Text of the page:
Modern homes are shifting towards increasing levels of airtightness in order to secure heat-saving benefits. With increasing levels of airtightness comes a need for a ventilation strategy. For PassivHaus, this means an MVHR system.
Heat from the home is lost in two ways:
- through the fabric elements as it passes through our walls, windows, doors, floors and roofs
- through holes, draughts, open windows and doors through air movement
UK Building Regulations on home airtightness are terrible
The government building regulations on airtightness are pretty bad. They let our country’s house-builders build homes with an A4 piece of paper-sized hole in the building fabric. That’s the equivalent of leaving a window wide open constantly, all year round – even if it’s minus 20 DegC outside. Try and keep your home warm when all of the heat can escape out of an open window.
It’s almost impossible, and it’s very expensive to try, as people that buy new builds in England will know.
Building Regulations allow new homes a maximum of 10 air-changes per hour at 50 Pascals of pressure (the equivalent pressure of a light wind blowing against the house).
This means that every six minutes all of the air in your home is replaced with new, cold air from outside. It’s terrible, and that’s the standard of house-building in this country in 2016.
PassivHaus demands a maximum of 0.6 air-changes per hour at 50 Pascals of pressure. This means that every one hour and forty minutes the air in your home will have escaped, a much more manageable and gradual process in keeping your heated air in the home.
Aren’t airtight homes stuffy and smelly?
Only if you don’t install some form of mechanical ventilation.
If you have an airtight home up to PassivHaus standards, a mechanical ventilation heat recovery system (MVHR) is vital.
An MVHR is not a new piece of technology. You already use one everyday in your car. When you turn on the heater in a car it brings in fresh, cold air from outside and passes it over the engine, exchanging heat, through a filter and into the car as warm, fresh air.
A home MVHR system does the same thing. It extracts warm air from the rooms that create heat and moisture from occupants (kitchens, bathrooms and media rooms) and it passes in little pipes through cold, filtered air from outside to warm that air up. That warm, clean air goes into the supply rooms (living rooms, bedrooms and dining rooms).
This means that 90 per cent of the heat created in your home stays in your home. That’s one of the ways that PassivHaus saves up to 90 per cent on household heating bills.
One block of flats in London hasn’t turned their heating on in winter for two years because the MVHR is so efficient.
So what can go wrong with an MVHR system?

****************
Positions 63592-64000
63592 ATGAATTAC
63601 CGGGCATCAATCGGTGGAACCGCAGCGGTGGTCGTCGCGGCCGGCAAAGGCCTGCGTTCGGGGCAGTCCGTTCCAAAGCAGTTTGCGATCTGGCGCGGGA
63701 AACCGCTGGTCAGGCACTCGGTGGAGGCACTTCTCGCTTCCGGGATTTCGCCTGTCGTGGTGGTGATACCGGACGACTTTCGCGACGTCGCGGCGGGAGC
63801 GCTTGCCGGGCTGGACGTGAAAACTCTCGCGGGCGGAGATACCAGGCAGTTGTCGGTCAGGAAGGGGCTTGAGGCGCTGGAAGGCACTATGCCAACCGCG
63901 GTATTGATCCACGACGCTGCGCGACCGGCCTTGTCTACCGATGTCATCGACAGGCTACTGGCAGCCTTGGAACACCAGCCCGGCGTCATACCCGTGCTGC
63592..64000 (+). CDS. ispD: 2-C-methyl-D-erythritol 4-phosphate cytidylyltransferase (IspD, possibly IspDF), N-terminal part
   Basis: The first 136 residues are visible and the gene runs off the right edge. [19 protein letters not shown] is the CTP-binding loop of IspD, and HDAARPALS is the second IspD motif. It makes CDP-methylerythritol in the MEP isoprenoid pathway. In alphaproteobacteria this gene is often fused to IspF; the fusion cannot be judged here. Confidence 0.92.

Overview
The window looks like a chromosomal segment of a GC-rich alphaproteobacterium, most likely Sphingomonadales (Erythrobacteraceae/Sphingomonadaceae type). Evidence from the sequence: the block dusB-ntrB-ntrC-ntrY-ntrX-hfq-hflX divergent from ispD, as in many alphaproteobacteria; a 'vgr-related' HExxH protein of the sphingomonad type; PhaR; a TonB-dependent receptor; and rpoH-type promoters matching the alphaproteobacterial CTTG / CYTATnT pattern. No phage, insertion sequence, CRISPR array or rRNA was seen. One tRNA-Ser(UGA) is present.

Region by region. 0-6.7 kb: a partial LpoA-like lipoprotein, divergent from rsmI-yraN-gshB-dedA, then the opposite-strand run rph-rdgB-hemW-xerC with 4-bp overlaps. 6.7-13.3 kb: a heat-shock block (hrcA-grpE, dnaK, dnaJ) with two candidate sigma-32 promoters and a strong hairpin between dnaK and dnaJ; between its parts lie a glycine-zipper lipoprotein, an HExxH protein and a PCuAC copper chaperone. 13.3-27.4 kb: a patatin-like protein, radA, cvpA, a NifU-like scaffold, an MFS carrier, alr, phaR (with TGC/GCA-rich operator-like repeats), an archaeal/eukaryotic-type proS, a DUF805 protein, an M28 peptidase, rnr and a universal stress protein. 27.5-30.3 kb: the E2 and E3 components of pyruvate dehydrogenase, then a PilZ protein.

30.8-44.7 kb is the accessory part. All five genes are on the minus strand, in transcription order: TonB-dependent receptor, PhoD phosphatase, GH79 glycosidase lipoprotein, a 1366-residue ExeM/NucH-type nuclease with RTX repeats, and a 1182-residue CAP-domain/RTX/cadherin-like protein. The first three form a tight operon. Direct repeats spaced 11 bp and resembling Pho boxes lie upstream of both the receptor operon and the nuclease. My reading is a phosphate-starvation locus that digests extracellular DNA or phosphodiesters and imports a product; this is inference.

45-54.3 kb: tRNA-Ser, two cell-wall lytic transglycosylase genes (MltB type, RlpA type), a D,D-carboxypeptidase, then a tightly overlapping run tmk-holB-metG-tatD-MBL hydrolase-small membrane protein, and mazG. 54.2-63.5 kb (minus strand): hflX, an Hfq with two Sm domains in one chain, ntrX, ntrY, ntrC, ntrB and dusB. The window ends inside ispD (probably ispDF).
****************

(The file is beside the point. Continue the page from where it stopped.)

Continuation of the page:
Camden Council is on a drive to promote PassivHaus amongst its private-public housing projects, partly for the environment, but also because it saves the council money in heating bills in the long run.
However, the council is about to pay around one million pounds in compensation because new residents are so angry at how badly their “PassivHaus” apartments are performing at their flagship Chester-Balmore estate in Highgate, London, they’re moving out.
Mould, damp and increases in asthma problems are being reported, which sounds like humidity problems; ie, the flats are struggling to remove the moist air created by its occupants. Both UK Building Regs and PassivHaus demand minimum levels of ventilation in rooms like bathrooms and kitchens because the danger of lingering moisture is so serious to human health. MVHRs have to be designed so that they operate efficiently in clearing out moist air, but also aren’t too noisy.
To do this, MVHR designers calculate total pressure drops in the system as air moves through ducts around the building. Too many twists and turns in the ductwork and the air will struggle to move through into the rooms where it needs to be.
The issue at Chester-Balmore sounds like an MVHR problem, and probably stems from one of four of the most common issues with MVHR systems:
- Poor initial MVHR design (no proper airflow rate calculations, so the fan isn’t optimised to push and pull air through the property)
- On site deviations from the MVHR design (the system has been designed properly but the installers have changed duct runs, or not sealed the ducts properly so air can escape, or they’ve accidentally or negligently crushed areas of ductwork so that air escapes before it can get to the rooms)
- The MVHR hasn’t been commissioned properly (so each room has not been individually balanced to ensure proper airflow rates to each room)
- Filters haven’t been changed (In smoggy, dirty London the filters will have to be changed every 6 to 12 months or they’ll get clogged and the system won’t work effectively)
It’s a great shame that such a public scheme has had issues with its MVHR system, because when the MVHR system goes right it provides clean, warm fresh air to the home quietly and effectively – and with 90 per cent efficiency, that’s the future of home heating.